Berry Castle


Heritage Category:
Scheduled Monument
List Entry Number:
Date first listed:
Date of most recent amendment:


Ordnance survey map of Berry Castle
© Crown Copyright and database right 2019. All rights reserved. Ordnance Survey Licence number 100024900.
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The building or site itself may lie within the boundary of more than one authority.

Mid Devon (District Authority)
National Grid Reference:
SS 80161 09270

Reasons for Designation

Slight univallate hillforts are defined as enclosures of various shapes, generally between 1ha and 10ha in size, situated on or close to hilltops and defined by a single line of earthworks, the scale of which is relatively small. They date to between the Late Bronze Age and Early Iron Age (eighth - fifth centuries BC), the majority being used for 150 to 200 years prior to their abandonment or reconstruction. Slight univallate hillforts have generally been interpreted as stock enclosures, redistribution centres, places of refuge and permanent settlements. The earthworks generally include a rampart, narrow level berm, external ditch and counterscarp bank, while access to the interior is usually provided by two entrances comprising either simple gaps in the earthwork or an inturned rampart. Postholes revealed by excavation indicate the occasional presence of portal gateways while more elaborate features like overlapping ramparts and outworks are limited to only a few examples. Internal features included timber or stone round houses; large storage pits and hearths; scattered postholes, stakeholes and gullies; and square or rectangular buildings supported by four to six posts, often represented by postholes, and interpreted as raised granaries. Slight univallate hillforts are rare with around 150 examples recorded nationally. Although on a national scale the number is low, in Devon they comprise one of the major classes of hillfort. In other areas where the distribution is relatively dense, for example, Wessex, Sussex, the Cotswolds and the Chilterns, hillforts belonging to a number of different classes occur within the same region. Examples are also recorded in eastern England, the Welsh Marches, central and southern England. In view of the rarity of slight univallate hillforts and their importance in understanding the transition between Bronze Age and Iron Age communities, all examples which survive comparatively well and have potential for the recovery of further archaeological remains are believed to be of national importance.

Despite disturbance of the interior and reduction in the sizes of the ramparts through cultivation and the cutting of a road, Berry Castle survives comparatively well and will contain archaeological information relating to the construction and use of the monument as well as environmental evidence concerning the local area throughout the later prehistoric and historic periods.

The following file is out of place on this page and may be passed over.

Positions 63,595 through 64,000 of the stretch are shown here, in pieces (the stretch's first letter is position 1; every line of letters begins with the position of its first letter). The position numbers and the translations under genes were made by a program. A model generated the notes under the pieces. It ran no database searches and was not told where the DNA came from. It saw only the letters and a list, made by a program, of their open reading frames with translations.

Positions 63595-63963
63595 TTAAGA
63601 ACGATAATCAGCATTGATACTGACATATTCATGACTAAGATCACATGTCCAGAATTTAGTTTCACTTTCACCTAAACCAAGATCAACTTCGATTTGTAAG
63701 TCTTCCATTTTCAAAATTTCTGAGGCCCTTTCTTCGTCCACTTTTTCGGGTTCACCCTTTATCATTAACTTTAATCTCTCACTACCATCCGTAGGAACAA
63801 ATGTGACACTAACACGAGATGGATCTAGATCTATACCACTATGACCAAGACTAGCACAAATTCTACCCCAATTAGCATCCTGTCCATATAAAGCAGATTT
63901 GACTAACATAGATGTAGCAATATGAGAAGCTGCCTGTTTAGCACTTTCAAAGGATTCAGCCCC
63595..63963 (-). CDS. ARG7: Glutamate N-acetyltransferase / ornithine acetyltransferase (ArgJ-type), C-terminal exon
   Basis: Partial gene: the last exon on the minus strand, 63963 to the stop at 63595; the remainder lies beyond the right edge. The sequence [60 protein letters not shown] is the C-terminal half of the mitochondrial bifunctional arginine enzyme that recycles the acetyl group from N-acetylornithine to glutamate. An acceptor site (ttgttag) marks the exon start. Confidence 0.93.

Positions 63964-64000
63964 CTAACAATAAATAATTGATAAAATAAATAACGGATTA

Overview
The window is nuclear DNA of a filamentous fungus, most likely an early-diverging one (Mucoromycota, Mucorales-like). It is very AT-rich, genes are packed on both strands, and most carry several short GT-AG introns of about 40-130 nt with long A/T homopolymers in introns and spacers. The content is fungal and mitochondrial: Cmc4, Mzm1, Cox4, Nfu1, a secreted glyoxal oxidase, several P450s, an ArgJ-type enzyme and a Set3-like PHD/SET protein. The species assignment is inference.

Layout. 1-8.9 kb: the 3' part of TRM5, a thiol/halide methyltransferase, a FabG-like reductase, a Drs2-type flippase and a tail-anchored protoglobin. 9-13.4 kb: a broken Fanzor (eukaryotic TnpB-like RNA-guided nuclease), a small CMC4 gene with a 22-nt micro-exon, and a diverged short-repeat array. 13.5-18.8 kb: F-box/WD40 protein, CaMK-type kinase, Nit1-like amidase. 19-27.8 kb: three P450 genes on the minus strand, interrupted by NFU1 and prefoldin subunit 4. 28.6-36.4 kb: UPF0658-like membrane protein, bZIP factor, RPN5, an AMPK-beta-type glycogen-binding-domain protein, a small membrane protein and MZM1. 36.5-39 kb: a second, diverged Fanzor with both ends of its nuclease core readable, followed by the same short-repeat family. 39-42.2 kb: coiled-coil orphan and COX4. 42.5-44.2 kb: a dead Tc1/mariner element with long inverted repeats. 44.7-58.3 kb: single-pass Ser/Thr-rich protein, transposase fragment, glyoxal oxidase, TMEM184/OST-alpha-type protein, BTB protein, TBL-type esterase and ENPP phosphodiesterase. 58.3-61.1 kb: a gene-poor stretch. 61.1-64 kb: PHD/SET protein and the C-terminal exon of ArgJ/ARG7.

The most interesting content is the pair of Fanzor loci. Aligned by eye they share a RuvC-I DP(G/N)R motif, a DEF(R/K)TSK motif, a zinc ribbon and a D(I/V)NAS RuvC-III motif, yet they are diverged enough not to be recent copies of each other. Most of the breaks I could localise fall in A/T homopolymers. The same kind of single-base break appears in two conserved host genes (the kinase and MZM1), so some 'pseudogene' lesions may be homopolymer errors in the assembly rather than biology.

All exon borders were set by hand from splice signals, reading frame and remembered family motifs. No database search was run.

This monument includes a slight univallate hillfort situated just beneath the summit of a ridge overlooking the valley of a tributary to the River Creedy. The monument survives as a `D'-shaped enclosure defined to the north and west by a rampart and ditch and having the ramparts integrated into later field boundaries to the south and east. The enclosed area measures up to 125m long north to south by up to 95m wide east to west. The whole slopes gently to the south. To the north and west the hillfort is defined by a rampart which measures up to 2.6m high internally and up to 3m high externally. This has been cut by an old established field entrance in the north western corner. Beyond the ramparts on these two sides is a largely buried ditch which is clearly visible measuring up to 6.5m wide and 0.5m deep. There is a splayed entrance through the rampart on the western side which measures up to 10.4m wide and has been blocked for some time. To the south the ditch peters out, becoming preserved as a completely buried feature, whilst the rampart has become integrated into the extant field boundary which measures up to 1.5m high. There is also an access gate in the centre of the southern side. To the east the rampart is again defined by the field boundary, although this and the outer ditch have been cut by the private road which runs alongside at this point. There is a second entrance on the eastern side, which remains in use as a field access; this is defined by slightly incurving low banks beside the gateway, and indicates the integration of the rampart into the field boundary at this point. The field boundary on this side is up to 1.1m high. The field boundary banks to the south and east should be viewed as an integral part of the monument since they are probably formed from rampart material; for this reason these features are included within the scheduling. The buried ditch on the eastern side which has been cut significantly by the road, and the road itself, are not included in the scheduling. The three sets of gateposts at the present entrances and the stock-proof fences both on the interior and exterior sides of the ramparts are excluded form the scheduling, although the ground beneath these features is included.

MAP EXTRACT The site of the monument is shown on the attached map extract.


The contents of this record have been generated from a legacy data system.

Legacy System number:
Legacy System:


Devon County Sites and Monuments Register, SS80NW2, (1997)


This monument is scheduled under the Ancient Monuments and Archaeological Areas Act 1979 as amended as it appears to the Secretary of State to be of national importance. This entry is a copy, the original is held by the Department for Digital, Culture, Media and Sport.

End of official listing

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